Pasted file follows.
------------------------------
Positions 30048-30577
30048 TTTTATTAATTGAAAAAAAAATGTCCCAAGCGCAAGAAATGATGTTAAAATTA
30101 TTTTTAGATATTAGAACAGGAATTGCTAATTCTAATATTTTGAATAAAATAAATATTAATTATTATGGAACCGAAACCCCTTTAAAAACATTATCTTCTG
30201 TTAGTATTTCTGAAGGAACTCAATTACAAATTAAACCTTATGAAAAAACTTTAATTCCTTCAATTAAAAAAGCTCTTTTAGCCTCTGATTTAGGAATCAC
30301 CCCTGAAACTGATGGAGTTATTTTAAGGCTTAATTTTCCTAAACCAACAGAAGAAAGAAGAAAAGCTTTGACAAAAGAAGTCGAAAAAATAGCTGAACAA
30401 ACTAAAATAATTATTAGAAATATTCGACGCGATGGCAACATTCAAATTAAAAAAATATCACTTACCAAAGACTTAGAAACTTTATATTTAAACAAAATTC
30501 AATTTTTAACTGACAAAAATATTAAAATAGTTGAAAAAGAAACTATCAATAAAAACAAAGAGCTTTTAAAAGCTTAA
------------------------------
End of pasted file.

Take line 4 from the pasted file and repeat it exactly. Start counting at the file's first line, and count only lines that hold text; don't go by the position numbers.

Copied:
30201 TTAGTATTTCTGAAGGAACTCAATTACAAATTAAACCTTATGAAAAAACTTTAATTCCTTCAATTAAAAAAGCTCTTTTAGCCTCTGATTTAGGAATCAC